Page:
Students who require moderate support through accommodations and who do well in inclusive middle and high school classes can choose from a broad array of level-one colleges that can potentially meet their needs. Students who require significant support and whose parents may not be considering college should be introduced to level-two colleges, for example, Beacon College in Leesburg, Florida or Landmark College in Putney, Vermont. These colleges are among many institutions of higher education that have pioneered college-level studies for students with disabilities that would typically keep them out of college.

Plan to take students on virtual tours of these colleges and encourage parents to look into the summer programs they offer to high school students with disabilities. Planning for this while students are in middle school can make a difference in students' attitudes, persistence, and achievement down the road.

Even students whose disabilities make a matriculated college program out of reach can look for level-three colleges that provide transition programs often referred to as college experience programs.

The Think College! website provides a variety of search tools middle school students can use to look for college experience programs based on the following attributes: entry requirements, amount of inclusion, opportunity to take regular college classes for credit or audit, on-campus housing, student's independence skills, location, and cost. There is also a dedicated tool just for middle school students. As they work on their self-advocacy skills, students can be engaged in developing profiles of colleges that meet their changing needs for support.

3. Build a Growth Mindset

It has been said that the most important thing that parents and teachers can do for middle grade students is teach them how to get along on their own. Colleges at each of the three levels I have described do that for students with a wide range of abilities.

Particularly in the types of colleges referred to here as level-two or level-three colleges, students with diverse learning issues and special needs are exposed to structured programs and curriculum designed to help them gain independence, hone thinking skills, and navigate life's challenges.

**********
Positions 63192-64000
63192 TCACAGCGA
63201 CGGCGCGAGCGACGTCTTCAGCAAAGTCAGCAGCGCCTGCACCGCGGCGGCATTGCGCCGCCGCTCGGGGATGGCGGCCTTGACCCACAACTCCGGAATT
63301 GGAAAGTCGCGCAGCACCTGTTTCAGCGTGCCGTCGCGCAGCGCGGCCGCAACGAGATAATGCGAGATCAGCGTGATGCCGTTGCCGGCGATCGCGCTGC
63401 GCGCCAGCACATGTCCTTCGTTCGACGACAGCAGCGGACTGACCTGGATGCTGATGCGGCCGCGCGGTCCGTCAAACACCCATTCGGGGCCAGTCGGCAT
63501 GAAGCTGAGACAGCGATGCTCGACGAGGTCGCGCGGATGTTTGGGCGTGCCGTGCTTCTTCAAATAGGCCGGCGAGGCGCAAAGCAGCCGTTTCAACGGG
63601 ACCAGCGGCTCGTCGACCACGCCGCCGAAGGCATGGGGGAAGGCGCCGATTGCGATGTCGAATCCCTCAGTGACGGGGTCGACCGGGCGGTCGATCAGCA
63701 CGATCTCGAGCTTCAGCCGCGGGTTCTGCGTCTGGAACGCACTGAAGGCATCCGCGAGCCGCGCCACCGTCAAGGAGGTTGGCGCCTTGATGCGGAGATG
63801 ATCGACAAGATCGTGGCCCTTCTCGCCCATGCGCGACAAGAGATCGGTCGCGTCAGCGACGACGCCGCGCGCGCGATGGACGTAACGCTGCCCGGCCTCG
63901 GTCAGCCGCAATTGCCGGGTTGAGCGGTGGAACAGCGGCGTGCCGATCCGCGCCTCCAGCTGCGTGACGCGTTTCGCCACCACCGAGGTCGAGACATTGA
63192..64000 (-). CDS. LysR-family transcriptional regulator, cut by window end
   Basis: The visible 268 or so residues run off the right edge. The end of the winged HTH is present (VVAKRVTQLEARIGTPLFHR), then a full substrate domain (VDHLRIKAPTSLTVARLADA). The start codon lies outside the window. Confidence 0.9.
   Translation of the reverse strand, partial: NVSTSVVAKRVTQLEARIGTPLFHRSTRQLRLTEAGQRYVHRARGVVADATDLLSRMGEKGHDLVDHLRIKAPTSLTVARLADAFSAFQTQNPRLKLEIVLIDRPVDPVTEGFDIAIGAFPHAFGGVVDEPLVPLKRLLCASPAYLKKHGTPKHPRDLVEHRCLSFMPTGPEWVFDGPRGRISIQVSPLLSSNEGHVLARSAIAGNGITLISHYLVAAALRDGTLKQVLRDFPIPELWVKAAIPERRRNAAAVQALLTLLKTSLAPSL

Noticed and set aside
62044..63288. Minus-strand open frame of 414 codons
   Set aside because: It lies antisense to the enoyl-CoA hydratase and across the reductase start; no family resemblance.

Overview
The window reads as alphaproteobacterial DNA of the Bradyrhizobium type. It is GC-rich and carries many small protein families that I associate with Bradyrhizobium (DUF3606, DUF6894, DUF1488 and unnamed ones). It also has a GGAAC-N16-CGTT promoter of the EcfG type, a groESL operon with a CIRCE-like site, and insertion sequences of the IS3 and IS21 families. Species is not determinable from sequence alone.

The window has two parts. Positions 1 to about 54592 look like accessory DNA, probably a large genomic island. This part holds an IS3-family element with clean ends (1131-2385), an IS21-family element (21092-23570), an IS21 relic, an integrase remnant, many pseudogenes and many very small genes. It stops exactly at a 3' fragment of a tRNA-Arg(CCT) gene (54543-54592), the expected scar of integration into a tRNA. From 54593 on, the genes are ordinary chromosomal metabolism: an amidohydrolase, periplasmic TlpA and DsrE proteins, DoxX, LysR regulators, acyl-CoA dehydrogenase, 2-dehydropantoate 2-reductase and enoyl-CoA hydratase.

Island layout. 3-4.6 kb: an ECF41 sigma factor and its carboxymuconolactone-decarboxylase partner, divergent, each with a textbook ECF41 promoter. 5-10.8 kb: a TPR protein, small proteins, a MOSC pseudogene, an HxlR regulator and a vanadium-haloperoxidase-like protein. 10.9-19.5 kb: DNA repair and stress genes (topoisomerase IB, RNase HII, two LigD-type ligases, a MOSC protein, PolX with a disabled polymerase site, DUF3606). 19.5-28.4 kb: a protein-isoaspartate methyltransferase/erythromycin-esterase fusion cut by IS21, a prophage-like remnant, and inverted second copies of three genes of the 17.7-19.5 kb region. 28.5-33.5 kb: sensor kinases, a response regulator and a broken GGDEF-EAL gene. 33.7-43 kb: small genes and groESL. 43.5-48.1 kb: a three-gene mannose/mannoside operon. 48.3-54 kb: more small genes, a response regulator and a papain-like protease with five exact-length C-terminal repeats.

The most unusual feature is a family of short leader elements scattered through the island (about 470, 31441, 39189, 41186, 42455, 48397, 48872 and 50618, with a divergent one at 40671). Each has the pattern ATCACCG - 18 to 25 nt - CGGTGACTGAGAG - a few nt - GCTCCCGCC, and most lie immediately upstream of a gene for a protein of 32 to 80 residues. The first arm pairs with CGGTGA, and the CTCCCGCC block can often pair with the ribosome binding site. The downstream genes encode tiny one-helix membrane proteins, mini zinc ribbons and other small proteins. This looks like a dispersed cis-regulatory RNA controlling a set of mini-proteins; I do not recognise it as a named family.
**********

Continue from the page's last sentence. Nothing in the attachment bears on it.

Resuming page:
Plant the Seeds

All too often we fail to visualize college opportunities for special needs students, promoting instead the "no way" mentality. Only recently has the landscape of colleges changed so that more opportunities are available to support a broader range of student abilities. Certainly when my son was in middle school we were not encouraged to think college.

Middle level teachers can plant the seeds for a growth mindset in students and their parents (and other teachers, too) who are unaware that rich college and career experiences are available. Special needs students who are motivated to become independent and who learn to be self-advocates in the middle grades can succeed in level-two or level-three colleges even though they have received significant special services in public school, score below average on tests of ability, and have difficulty with reading, writing, and math skills that would make traditional degree programs a struggle.

A college experience that builds rich and diverse career readiness skills and opportunities for social and emotional growth can make a tremendous difference in the lives of special needs students.


Linda K. Schlosser is an associate professor in the Department of Inclusive Education at St. John Fisher College in Rochester, New York. She is the parent of a son with special needs who is now attending college.
lschlosser@sjfc.edu

Published in AMLE Magazine, May 2016.